Since the Federal Housing Administration has a $1.7 billion reserve shortage, does that mean FHA mortgages may no longer be available?
As the non-partisan Congressional Budget Office explains, the answer is a flat "no."
There are three reasons the FHA program will continue:
First, the FHA is not out of money. It has $48 billion in cash on hand. It only has a "deficit" because of an accounting quirk created by Congress, which says it must have a 2 percent reserve to account for possible losses during the next 30 years.
The FHA had surpluses worth more than $20 billion between 2009 and 2012. It appears that the FHA will rack up another huge surplus this year. The problem is that losses from loans insured from 2000 through 2008 continue to plague the system.
Second, for years on end the FHA made financial transfers to the government – and no one complained. As then-FHA Commissioner Brian Montgomery told US News & World Report in 2008, "We normally, at the end of the day, have a surplus that we then give to the U.S. Treasury."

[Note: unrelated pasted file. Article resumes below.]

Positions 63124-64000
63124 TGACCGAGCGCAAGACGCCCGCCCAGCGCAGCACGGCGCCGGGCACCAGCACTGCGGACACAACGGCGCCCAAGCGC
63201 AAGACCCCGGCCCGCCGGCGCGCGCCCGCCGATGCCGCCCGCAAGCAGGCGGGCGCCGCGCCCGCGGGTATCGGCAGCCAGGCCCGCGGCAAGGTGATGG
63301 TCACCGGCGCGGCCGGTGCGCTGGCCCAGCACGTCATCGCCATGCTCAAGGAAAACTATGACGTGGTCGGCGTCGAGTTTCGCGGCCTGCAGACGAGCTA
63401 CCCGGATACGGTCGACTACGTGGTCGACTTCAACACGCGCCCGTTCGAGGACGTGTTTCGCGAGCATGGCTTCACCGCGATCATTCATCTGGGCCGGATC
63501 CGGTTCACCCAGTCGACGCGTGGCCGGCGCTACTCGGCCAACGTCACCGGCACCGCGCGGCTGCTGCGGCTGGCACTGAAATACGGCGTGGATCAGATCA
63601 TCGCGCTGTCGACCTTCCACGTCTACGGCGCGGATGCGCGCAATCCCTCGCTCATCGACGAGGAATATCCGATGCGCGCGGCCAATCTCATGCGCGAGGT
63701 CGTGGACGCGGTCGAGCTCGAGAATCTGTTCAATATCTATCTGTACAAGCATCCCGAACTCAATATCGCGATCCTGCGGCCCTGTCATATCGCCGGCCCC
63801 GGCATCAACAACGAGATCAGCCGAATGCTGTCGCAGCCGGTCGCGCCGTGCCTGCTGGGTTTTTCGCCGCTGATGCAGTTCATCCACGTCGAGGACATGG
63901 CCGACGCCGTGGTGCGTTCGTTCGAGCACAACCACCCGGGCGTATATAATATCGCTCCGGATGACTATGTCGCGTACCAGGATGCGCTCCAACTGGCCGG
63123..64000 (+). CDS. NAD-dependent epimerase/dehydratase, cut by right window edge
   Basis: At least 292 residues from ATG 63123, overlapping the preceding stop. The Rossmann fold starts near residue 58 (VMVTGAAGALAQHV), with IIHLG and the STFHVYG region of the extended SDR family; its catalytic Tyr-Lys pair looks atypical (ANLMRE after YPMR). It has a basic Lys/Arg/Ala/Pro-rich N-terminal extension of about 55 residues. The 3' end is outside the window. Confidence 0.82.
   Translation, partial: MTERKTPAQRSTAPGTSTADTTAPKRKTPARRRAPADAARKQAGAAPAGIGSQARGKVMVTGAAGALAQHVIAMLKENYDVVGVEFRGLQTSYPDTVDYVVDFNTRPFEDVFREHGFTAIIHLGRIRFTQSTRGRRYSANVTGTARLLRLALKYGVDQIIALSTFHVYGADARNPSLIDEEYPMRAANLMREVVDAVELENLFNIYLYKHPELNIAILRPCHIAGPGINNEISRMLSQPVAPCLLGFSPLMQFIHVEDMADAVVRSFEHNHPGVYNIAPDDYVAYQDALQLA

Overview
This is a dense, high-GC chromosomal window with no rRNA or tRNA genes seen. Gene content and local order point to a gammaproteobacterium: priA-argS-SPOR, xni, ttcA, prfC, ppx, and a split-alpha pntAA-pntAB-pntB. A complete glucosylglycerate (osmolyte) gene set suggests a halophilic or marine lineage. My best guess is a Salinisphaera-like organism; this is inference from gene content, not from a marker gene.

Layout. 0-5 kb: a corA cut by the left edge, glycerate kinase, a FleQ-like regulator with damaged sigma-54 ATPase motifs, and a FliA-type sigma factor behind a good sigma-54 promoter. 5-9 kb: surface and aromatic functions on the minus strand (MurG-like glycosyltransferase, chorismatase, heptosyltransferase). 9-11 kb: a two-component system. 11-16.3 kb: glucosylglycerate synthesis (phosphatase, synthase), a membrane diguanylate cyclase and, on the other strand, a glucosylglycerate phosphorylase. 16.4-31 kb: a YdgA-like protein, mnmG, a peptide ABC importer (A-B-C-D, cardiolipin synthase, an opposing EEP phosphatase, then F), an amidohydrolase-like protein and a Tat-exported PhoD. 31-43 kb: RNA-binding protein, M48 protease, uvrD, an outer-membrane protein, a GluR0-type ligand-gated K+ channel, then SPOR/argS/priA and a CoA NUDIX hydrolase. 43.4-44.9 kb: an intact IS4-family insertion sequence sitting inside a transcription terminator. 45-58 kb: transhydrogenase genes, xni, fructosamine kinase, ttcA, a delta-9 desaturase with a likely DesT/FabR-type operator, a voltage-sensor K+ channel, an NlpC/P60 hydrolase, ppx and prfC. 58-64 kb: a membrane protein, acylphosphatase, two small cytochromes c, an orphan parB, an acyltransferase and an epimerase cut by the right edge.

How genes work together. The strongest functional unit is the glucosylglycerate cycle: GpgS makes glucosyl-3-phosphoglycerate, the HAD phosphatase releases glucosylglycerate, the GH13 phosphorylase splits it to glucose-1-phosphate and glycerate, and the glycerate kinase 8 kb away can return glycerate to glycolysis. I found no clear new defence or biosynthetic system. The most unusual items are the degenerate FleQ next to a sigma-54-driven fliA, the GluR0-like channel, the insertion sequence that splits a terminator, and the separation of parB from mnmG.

Third, the Department of Housing and Urban Development and the FHA – as well as Fannie Mae and Freddie Mac ¬– are now collecting billions of dollars in settlements from lenders who sold loans that allegedly did not meet program standards and are one reason for massive losses. Look for more settlements to come.
Fourth, if the FHA actually runs out of money the CBO says it will receive an "automatic infusion of funds from the general fund of the Treasury." This guarantee applies not only to the FHA but to all loan guarantees made by various federal agencies.
But don't worry – accounting experts say the FHA is expected to have a full 2-percent cash reserve by 2017. That's because old loans made between 2000 and 2008 are falling off the system, premium rates have gone up, lender suits are being settled, and mortgages insured since 2009 are profitable and create reserve surpluses.
© CTW Features